Korean Treasures: Rare Books, Manuscripts and Artefacts in the Bodleian Libraries and Museums of Oxford University (2 Volumes)
Minh Chung
The Bodleian Library, University of Oxford, 2011 and 2019
Volume 1, 144pp, 92 colour illustrations,
Volume 2, 170pp, 245 colour illustrations
Hardback, £35 (Vol 1) and £35 (Vol 2)

Until 1876, when Korea was forced by Japan to open its ports to foreign trade, this East Asian country was known in the West as the 'Hermit Kingdom'. During the Ch˘oson dynasty (1392–1910) it existed largely in physical and cultural isolation. Then, from 1876 to 1910, the year Korea became part of the Japanese empire, it enjoyed a short-lived period of contact with European countries and the United States, which allowed Westerners to start diplomatic relationships with its government, live in the country, explore it and initiate first-hand studies of its culture. It was during this period that the core of most collections of Korean artefacts in Western museums today were begun with objects collected by diplomats, missionaries, travellers, scholars and archaeologists.

The collections of Korean artefacts in the Bodleian Library in Oxford is no exception; dating from the end of the 19th century, they were gradually expanded during the 20th century. An ample selection of the most important items housed in this centuries-old institution, and in other university museums in Oxford, is now presented in two volumes, compiled by Minh Chung, Head of the Bodleian Chinese Studies Library and Korean Collections of the University of Oxford since 2001.

The first books in Korean to enter the Bodleian Library were a group of bibles, translated into Korean, between 1882 and 1887, by John Ross (1842-1915), a Scottish Presbyterian missionary in Manchuria. He also produced the first Korean grammar in English, in 1882, and the first history of Korea published in any Western language, in 1879. These bibles are so rare that two of them are presently included in the '100 Hangul Heritage'
list, han'g˘ul being the national Korean alphabet created in the 15th century by King Sejong (r 1418–1450).

Other important works to enter the library, between 1896 and 1930, were donations made by Mark Napier Trollope (1862–1930), the first Anglican Bishop in Korea, from 1911 until his death, who first visited the country in 1890. These include a rare painting of the funeral of King Y˘ongjo (r 1724–1776), 21st king of the Ch˘oson dynasty under whose reign, the longest in the dynasty's history, Confucianism reached its height. The painting, originally a long scroll, now mounted in three sections pasted together, is a meticulously illustrated visual description of the funeral, which served the purpose of informing all of the ceremony's participants, in advance, of their roles and places in the funerary procession. A particular feature of this painting that differentiates it from other similar depictions of royal funerals, is the presence of a special palanquin carrying the written works of King Y˘ongjo, famous for his great knowledge of the Confucian classics and his fondness of books. This rare painting entered the Bodleian Library in 1902, but how Bishop Trollope acquired it is not known. Two further rare and important donations by Trollope are a unique world map and an atlas, both 18th century, that demonstrate the keen interest in cartography developed by the Koreans after their initial contacts with European missionaries in Beijing, the Chinese capital.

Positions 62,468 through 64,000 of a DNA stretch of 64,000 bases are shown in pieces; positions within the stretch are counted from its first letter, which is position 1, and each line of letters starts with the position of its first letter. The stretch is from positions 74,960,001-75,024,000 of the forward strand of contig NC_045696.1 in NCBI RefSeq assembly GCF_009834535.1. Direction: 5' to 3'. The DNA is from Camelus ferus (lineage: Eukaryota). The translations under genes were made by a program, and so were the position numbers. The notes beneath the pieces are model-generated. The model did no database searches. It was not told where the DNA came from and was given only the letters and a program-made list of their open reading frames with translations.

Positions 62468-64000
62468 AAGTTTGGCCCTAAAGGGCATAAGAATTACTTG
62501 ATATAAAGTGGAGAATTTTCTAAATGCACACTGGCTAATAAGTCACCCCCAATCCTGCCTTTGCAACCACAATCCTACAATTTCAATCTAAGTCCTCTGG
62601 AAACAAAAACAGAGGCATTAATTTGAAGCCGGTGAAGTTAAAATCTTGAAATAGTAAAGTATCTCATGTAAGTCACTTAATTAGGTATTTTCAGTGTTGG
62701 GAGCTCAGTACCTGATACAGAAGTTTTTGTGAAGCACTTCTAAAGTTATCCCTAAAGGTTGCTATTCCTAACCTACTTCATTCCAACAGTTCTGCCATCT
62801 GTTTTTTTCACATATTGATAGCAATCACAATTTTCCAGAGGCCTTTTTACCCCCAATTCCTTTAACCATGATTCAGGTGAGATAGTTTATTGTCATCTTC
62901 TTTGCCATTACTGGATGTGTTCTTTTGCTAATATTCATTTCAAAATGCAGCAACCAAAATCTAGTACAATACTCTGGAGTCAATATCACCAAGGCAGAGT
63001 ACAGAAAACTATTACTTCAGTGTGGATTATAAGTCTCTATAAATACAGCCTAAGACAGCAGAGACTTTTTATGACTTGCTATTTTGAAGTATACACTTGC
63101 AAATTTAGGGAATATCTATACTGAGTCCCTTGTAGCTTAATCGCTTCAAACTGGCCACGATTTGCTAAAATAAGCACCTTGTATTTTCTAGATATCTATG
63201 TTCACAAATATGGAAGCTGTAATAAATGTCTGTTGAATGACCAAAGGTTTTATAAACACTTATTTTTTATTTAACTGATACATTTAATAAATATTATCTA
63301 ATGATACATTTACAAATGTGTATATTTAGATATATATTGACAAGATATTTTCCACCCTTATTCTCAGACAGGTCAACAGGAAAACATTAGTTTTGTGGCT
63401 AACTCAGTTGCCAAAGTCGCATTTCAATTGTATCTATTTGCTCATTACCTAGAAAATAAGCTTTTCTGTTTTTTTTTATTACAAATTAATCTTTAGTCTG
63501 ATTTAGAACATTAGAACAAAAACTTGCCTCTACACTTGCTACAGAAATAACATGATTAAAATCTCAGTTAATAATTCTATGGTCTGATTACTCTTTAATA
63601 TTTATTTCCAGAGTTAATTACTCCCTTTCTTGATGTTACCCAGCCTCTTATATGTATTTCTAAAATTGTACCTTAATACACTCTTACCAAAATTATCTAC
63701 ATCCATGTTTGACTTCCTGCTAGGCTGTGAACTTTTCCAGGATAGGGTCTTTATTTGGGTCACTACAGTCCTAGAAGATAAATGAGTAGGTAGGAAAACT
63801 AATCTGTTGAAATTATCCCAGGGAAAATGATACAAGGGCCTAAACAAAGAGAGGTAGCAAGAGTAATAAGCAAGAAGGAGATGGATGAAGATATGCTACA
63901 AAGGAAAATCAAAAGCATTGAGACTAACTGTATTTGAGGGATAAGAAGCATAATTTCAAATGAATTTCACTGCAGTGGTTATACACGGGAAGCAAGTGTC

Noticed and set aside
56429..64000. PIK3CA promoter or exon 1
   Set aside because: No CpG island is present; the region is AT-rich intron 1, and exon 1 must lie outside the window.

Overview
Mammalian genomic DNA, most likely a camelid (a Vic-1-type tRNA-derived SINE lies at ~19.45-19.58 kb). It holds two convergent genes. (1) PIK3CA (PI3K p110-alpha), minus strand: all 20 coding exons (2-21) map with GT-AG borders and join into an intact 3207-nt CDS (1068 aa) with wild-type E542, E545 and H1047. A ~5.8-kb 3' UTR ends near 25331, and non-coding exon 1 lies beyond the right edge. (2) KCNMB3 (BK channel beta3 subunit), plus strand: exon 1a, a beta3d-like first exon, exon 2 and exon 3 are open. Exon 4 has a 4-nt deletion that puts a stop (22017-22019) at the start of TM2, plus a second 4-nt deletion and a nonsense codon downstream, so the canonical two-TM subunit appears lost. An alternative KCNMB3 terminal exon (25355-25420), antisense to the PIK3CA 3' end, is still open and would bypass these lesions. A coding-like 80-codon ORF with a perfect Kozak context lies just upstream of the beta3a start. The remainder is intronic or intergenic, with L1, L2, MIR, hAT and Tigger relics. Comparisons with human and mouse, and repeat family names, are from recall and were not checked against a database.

The two volumes of Korean Treasures also include selected artefacts from other important museums in Oxford, grouped in separate, thematic sections: ceramics; photography; sundials; weapons and other military artefacts; coins; clothes and accessories. Together, they provide a fair and thorough overview of Korean culture, mostly during the Ch˘oson period.

The Ashmolean Museum's collections include artefacts, mostly ceramics and bronzes, belonging to the earlier periods of Korean history. Among them are rare examples of vessels manufactured during the Three Kingdoms period (4th century to early 7th century AD): an unusual four-spouted footed jar, a typical bird-shaped pot from the Kaya kingdom, and roof-end tiles with lotuses that clearly show the diffusion of Buddhism in the Unified Silla period (AD 668–935).

These two meticulously documented volumes are an invaluable tool for scholars studying the long-neglected collections of Korean artefacts in Western museums.

Filippo Salviati